At the turn of the 20th century, the logging industry relied on armies of lumberjacks swinging axes and band saws to fell a forest. These days, we just send in Harvesters.
The Grandpa's Weeder has always been an effective weapon against invasive species like thistles, dandelions or crabgrass. Fiskar's took that classic design, incorporated modern materials and produced theUpRoot—the Lee Majors of lawn care implements.
The Fiskars UpRootThe UpRoot standing The UpRoot standing again The underside of the UpRoot some bad ass gripping claws The UpRoot with the plunger in the Up position The UpRoot with the plunger in the Down position
I earned my BSA Paul Bunyan certification when I was 16, hacking down and splitting a 24" pine. With my old-ass axe, it took me better part of two hours. Man, I wish I had the Fiskars X17 back then.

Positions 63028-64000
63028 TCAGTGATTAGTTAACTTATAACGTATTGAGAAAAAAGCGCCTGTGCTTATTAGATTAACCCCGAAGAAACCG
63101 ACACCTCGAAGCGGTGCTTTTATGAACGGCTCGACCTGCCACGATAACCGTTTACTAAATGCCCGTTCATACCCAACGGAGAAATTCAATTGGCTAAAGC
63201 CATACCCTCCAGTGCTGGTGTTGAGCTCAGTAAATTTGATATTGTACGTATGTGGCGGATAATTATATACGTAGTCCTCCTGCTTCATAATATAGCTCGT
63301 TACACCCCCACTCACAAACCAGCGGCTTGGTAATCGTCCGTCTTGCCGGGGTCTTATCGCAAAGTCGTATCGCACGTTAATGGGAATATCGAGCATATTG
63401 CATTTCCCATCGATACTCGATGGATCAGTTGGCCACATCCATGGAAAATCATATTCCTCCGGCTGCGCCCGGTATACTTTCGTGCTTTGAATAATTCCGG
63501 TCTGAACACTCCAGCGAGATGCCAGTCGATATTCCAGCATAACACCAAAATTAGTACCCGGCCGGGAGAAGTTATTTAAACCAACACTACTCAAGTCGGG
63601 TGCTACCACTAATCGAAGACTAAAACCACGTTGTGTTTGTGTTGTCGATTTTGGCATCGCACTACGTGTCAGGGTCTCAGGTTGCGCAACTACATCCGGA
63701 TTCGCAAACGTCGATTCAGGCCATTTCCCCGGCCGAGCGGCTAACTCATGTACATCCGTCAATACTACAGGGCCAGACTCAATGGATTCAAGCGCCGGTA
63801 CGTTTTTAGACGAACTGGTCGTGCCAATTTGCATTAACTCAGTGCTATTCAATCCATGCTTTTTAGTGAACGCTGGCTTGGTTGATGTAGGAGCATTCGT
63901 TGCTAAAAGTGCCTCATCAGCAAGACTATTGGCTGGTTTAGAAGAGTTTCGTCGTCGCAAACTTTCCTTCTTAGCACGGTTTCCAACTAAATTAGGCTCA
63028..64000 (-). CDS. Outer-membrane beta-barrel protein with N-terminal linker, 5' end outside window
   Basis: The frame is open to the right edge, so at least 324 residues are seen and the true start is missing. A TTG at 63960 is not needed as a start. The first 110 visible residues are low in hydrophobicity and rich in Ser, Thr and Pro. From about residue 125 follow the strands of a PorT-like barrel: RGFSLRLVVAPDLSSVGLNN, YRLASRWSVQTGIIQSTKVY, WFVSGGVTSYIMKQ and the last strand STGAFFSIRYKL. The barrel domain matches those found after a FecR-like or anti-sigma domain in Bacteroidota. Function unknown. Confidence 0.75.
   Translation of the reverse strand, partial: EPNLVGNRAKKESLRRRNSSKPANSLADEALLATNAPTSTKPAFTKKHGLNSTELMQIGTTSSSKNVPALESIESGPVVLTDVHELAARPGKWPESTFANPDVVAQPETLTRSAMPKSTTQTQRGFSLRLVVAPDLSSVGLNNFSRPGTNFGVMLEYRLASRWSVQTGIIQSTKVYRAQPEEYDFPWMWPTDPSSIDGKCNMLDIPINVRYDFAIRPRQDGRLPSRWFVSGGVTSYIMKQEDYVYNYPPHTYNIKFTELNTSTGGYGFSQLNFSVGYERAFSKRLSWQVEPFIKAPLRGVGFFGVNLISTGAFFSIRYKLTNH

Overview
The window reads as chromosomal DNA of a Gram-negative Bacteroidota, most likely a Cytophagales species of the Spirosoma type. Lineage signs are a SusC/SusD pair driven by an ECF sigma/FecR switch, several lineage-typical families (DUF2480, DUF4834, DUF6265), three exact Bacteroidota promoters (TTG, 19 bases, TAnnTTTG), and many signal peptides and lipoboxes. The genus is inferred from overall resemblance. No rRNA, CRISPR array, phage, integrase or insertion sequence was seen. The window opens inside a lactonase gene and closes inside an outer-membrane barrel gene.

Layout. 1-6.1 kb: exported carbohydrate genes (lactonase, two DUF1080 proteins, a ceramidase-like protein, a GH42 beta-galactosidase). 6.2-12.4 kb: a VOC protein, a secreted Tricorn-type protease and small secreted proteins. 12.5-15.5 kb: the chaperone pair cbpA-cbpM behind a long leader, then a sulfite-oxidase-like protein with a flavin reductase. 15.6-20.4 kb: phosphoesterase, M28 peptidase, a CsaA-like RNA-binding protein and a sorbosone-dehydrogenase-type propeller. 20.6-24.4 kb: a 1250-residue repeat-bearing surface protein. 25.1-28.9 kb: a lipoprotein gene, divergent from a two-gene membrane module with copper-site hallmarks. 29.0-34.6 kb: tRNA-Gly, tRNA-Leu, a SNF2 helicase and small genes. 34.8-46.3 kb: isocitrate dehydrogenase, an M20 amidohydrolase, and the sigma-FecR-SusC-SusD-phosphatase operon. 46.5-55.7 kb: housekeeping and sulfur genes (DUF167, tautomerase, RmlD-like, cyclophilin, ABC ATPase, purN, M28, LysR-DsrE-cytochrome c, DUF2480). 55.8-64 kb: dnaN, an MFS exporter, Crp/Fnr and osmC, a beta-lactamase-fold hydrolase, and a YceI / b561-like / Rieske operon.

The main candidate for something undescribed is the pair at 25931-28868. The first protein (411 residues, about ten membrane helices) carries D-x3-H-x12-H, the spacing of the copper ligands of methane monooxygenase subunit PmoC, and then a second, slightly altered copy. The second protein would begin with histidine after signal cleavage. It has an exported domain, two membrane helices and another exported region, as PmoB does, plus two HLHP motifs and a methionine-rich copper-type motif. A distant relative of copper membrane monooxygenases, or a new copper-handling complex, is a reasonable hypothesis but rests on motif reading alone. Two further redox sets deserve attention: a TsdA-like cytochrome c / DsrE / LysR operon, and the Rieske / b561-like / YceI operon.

The Fiskars X17 Splitting AxeThe X17 in its sheat. Note the handy carring handle The X17 removed from its sheath The head of the X17. The X17's hollow handle The X17 Sheath Two logs what I done cut. Two logs what I done cut. Now in "Blurry Vision" The X17 in action The Results - Part 1 The Results…
I love my knife; I carry it everywhere. It's nothing fancy, just a sturdy little lockback—but for most household chores it's more than sufficient. Well, it was more than sufficient, until I got my hands on the new Fiskars Cuts+More Scissors.
This is one beautiful amplifier—it's just a shame it's not real. Designer Edouard Urcadez "borrowed" the Fiskars branding to come up trumps with this "88" amplifier concept. There's no point dwelling on the purported specs of it when it doesn't exist beyond our computer screens, but hot damn I want it in my living…
Here's something that should've happened way sooner: a pair of scissors that doesn't just pathetically snip snip snip at things but opens bottles, cuts through wire, shreds boxes, pierces holes and does a bunch of other rad stuff. Diagram, please: